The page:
Delight at horse safety awareness drive

Tuesday 29th May 2018 6:00 am
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The Pass Wide and Slow awareness drive began at The Cedars pub in Binsted. Picture order no: AD22-177-18

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A GROUP of 12 horses and riders, some as young as 11, met at The Cedars pub in Binsted on Sunday for a ‘Pass Wide and Slow’ ride to raise awareness of how to overtake horses safely on the road.

Coinciding with a nationwide campaign, event organiser Sue Vincent said: “Although many drivers are safe and courteous when passing, there are many who still don’t understand the need to be slow and wide when passing horses and ponies.”

But on Sunday she was astonished at the care being shown by passing traffic.

“I’ve never said ’thank you’ to so many drivers in all my life!” she said.

The ride took the group along the road from Binsted down to Isington and Bentley, along the Blacknest Road to Alice Holt and then to Dockenfield, for a pitstop at The Bluebell, before taking a shorter route back to Binsted.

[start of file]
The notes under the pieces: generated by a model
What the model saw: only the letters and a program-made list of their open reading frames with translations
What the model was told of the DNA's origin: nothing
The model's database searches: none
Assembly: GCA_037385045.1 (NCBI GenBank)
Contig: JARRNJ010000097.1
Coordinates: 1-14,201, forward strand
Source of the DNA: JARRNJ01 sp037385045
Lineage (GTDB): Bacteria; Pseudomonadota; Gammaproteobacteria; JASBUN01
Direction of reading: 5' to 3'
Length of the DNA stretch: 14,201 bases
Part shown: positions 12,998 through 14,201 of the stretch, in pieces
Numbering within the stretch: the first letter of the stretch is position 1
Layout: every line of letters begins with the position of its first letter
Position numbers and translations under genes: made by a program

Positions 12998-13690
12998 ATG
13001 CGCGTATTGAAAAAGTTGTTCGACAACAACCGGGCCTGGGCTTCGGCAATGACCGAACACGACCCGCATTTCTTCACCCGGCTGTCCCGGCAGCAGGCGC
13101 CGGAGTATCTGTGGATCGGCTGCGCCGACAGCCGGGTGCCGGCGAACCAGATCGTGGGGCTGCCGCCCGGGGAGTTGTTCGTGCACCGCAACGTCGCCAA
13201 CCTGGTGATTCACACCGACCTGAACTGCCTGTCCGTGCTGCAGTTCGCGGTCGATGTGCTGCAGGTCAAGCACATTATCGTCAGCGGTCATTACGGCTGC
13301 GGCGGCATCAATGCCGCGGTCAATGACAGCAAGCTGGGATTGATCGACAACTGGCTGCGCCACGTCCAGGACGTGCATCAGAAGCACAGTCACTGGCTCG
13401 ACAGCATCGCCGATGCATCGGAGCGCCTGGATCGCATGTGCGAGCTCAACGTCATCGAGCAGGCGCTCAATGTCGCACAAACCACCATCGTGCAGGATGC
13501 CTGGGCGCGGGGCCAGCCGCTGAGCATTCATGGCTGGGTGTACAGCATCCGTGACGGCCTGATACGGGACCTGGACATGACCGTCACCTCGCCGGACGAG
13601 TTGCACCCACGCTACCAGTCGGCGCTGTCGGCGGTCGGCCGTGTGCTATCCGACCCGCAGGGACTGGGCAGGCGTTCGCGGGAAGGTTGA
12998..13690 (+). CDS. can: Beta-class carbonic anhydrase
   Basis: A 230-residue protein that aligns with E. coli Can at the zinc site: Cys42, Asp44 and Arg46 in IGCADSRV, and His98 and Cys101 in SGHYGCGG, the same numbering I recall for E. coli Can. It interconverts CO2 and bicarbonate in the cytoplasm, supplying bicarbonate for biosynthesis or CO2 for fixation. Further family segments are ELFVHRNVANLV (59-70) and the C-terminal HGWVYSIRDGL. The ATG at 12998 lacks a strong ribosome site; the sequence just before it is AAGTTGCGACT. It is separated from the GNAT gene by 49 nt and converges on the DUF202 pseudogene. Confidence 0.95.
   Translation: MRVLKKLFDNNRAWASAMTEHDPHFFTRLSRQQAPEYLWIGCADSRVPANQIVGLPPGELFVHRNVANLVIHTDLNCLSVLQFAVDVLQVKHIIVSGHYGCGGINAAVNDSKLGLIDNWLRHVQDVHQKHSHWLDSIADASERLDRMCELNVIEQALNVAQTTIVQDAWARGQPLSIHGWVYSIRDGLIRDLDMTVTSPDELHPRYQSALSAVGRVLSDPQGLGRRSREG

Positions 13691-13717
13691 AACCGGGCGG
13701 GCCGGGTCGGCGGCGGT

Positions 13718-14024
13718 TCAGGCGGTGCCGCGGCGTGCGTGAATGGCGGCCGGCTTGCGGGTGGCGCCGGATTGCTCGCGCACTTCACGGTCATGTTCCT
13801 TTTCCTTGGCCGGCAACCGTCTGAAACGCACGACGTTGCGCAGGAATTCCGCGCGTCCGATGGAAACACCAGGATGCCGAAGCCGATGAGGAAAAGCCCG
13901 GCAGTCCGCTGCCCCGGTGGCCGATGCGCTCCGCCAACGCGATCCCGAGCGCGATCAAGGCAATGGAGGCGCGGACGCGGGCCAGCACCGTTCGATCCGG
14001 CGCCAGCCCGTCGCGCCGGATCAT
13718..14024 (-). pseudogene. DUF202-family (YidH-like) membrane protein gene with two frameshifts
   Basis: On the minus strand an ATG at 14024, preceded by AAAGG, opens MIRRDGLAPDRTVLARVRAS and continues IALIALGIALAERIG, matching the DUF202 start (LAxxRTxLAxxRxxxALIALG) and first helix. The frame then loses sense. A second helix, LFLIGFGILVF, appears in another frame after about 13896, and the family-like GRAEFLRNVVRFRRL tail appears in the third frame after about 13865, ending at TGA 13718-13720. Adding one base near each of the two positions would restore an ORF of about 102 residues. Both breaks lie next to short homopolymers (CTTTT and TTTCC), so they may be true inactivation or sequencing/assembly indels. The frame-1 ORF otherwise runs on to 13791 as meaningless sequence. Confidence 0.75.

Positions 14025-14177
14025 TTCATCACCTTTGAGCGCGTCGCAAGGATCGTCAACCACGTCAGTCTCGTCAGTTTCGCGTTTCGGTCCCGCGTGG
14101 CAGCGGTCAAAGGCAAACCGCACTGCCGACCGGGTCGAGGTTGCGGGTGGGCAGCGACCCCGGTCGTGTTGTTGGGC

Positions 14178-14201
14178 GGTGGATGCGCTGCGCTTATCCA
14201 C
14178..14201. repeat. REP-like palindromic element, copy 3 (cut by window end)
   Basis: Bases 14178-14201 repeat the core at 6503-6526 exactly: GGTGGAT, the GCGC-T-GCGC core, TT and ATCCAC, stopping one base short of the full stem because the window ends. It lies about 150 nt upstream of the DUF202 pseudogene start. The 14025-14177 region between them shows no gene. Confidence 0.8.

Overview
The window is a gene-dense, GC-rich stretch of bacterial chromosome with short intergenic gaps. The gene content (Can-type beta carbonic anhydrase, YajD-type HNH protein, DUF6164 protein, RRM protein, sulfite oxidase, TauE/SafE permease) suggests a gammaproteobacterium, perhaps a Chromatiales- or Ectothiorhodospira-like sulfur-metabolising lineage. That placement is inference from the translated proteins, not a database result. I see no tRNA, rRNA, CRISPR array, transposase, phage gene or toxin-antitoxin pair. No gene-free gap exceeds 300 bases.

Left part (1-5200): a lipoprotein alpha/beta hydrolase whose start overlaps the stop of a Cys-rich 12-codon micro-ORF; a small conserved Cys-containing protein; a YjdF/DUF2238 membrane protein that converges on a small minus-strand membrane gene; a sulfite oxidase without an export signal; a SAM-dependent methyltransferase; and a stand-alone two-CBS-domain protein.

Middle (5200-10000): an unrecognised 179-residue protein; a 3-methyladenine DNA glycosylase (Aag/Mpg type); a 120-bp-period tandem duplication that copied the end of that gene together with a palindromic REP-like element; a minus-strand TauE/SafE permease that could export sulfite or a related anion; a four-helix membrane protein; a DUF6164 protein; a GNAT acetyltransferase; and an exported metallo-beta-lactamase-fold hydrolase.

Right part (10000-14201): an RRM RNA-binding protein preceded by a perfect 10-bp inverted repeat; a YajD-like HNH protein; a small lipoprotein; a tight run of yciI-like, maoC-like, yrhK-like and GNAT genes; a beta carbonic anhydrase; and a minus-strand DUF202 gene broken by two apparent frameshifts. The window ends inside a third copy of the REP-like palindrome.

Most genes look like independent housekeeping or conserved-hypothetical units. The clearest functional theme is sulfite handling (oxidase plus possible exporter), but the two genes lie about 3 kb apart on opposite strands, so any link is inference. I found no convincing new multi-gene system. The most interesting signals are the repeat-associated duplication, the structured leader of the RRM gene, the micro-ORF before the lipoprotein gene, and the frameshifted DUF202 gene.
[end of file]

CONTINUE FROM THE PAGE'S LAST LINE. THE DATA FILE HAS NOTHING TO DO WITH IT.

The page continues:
During that time the campaigning equestrians not only shared the road with a wide range of motorised vehicles but found themselves in the middle of a cycle race.

While the aim of the exercise was to highlight the ‘Pass Wide and Slow’ campaign, Mrs Vincent believes the group were able to get their message across well.

“The drivers and cyclists were very patient and courteous and the horses behaved impeccably, so a great day was had by all.”

The passing of horses on the road is a nationwide problem and the subject of an online petition, urging the government to make it law to pass by a horse ‘wide and slow’, while abiding by riders’ hand signals.

Launched by Cornish rider Debbie Smith in 2015, the petition has attracted more than 138,130 signatures nationally and is aiming for 150,000 before it is delivered to the House of Lords.

Giving her reason for setting up the petition, Debbie said: “Horses are easily scared by cars that don’t take care when passing them. When they get scared they can spook or rear, throwing riders off. This can lead to someone falling through a windscreen.”

And she added: “Until there is a law, neither the driver nor the riders or the horses are safe.”

Debbie is asking drivers to slow down to below 15mph and to give horses a two-metre wide berth.

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